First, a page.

How does Your State Legislature Work?

by Debbie Wuthnow with iVoterGuide

45 states are in session right now. The laws they are passing directly impact your life and the issues you care about. They also shape our country’s values, pulling it in different directions.

Already this year we’ve seen laws discarding the sanctity of life, and others upholding it. We’ve seen raging debates over protecting children from gender mutilation, as well as legislation affecting their education.

State legislatures are responsible for creating these policies. How do they operate? How can you be a godly influence in the process?

The Structure

Most Americans are aware of their U.S. Representative and Senator, but fewer realize that they also have a state representative and senator.

Your state lawmaking body may be called the legislature, General Assembly, Legislative Assembly, or another term. It is interesting to note that the legislatures of the original thirteen states pre-date the Constitution and the first Congress!

Like Congress, every state legislature, with the notable exception of Nebraska, has two chambers, similar to the U.S. House of Representatives and Senate. They are called the lower and upper chambers, with similar and yet distinct roles.

1. Lower Chamber – House of Representatives, House of Delegates, or Assembly

In the larger of the two chambers, each member serves a smaller portion of the population (your House District or Assembly District) than the Senate. You may refer to him or her as your assemblyman or assemblywoman, delegate, or representative, depending on your state. Members’ terms are two years in most states.

In many states, tax bills originate in the lower chamber. Members may also impeach state officials!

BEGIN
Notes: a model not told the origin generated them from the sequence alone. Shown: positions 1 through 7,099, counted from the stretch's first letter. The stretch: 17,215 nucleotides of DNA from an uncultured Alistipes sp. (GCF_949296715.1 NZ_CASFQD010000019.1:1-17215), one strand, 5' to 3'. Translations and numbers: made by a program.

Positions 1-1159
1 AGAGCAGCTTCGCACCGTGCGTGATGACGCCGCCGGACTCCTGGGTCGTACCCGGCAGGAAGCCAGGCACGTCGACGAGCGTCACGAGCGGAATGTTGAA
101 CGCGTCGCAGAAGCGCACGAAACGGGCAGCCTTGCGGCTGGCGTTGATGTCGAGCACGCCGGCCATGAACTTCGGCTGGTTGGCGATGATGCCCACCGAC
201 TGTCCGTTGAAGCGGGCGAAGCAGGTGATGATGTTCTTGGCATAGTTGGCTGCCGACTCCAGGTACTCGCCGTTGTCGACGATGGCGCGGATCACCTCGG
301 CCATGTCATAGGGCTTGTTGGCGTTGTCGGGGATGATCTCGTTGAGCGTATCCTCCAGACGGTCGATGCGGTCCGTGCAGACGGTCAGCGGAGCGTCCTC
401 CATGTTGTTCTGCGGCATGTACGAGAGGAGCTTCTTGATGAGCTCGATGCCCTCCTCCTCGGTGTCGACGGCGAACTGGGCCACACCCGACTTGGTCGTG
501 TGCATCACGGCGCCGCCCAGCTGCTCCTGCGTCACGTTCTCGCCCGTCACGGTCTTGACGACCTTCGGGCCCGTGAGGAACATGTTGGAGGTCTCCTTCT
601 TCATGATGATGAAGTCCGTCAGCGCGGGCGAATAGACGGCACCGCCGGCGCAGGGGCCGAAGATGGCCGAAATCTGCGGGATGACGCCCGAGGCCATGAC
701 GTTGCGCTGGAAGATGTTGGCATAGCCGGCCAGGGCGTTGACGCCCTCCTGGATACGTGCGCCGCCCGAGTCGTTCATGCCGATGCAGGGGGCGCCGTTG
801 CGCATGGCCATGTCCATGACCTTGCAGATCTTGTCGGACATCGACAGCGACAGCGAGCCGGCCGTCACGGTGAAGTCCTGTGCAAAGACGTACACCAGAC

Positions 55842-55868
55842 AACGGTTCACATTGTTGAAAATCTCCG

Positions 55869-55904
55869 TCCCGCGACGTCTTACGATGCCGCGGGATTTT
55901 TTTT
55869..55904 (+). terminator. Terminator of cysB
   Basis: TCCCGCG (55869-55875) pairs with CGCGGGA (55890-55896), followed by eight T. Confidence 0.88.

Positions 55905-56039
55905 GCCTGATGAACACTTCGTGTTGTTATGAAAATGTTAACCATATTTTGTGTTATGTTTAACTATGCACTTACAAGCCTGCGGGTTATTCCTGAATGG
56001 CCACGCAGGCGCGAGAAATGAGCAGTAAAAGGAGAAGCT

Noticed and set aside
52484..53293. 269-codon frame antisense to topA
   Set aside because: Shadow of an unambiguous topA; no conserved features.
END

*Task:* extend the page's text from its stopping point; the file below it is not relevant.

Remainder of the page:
2. Upper Chamber – The Senate

In the smaller of the two chambers, each member serves a larger population known as your Senate District. State senators usually serve for longer terms (just like at the federal level), such as four years.

It can be easy to confuse your state senator with your U.S. Senator, but remember that the latter represents your entire state in Washington, D.C., while your state senator only represents your senate district at your state capitol. Fun history fact: until the 17th Amendment was passed in 1913, state legislators elected the U.S. Senators. Talk about high stakes for these down ballot races!

In some states, the Senate has authority to confirm or reject the governor’s appointments. For example, the Texas Secretary of State is not elected, but appointed by the governor and confirmed by the Senate. It makes you think about the ripple effect of your vote!

The Session

When legislators meet to debate and pass bills, it is called the legislative session. If you know when your session begins and ends, you will know when to watch for issues you care about.

Because legislators may not have time to read every bill, your input through a phone call or email helps educate them on an issue and what people in their district think. They are already hearing from various interest groups and lobbyists. But YOU are the one who will decide whether to vote for them in the next election. 

Committees carry out the bulk of legislating as they debate amendments to bills and hear testimony from interest groups and citizens like yourself. The chair of each committee is influential, and worth contacting as well. Do you know which committees your legislators serve on . . . or lead? If not, visit their official website to find out!

Leadership is also very influential. They are the Speaker of the House and President of the Senate (who is the Lieutenant Governor in some states). They may have authority to refer bills to favorable or unfavorable committees.  

Both Chambers must pass a bill before it can become law. Unlike Congress, some states allow a bill to automatically become law within a certain time period even if the governor chooses not to sign it. And every state allows the legislature to override the governor’s veto with enough votes.

The Ripple Effect

Most voters, when evaluating state candidates, do not realize the extent of their powers and responsibilities. Sadly, many do not vote in elections for state legislators.

Our state legislatures don’t merely pass laws. They enshrine values into law. And as more states follow suit, it changes the culture of our nation.

If your legislature is in session right now, pay attention to what’s going on. Sign up to receive prayer prompts and let your member know you are praying for them. Prayerfully consider which issues you might voice your opinion on.

If you are one of the four states with a regular legislative election this year, watch for an email from us in the coming months. And don’t forget to tell your friends, neighbors, and church family about iVoterGuide!

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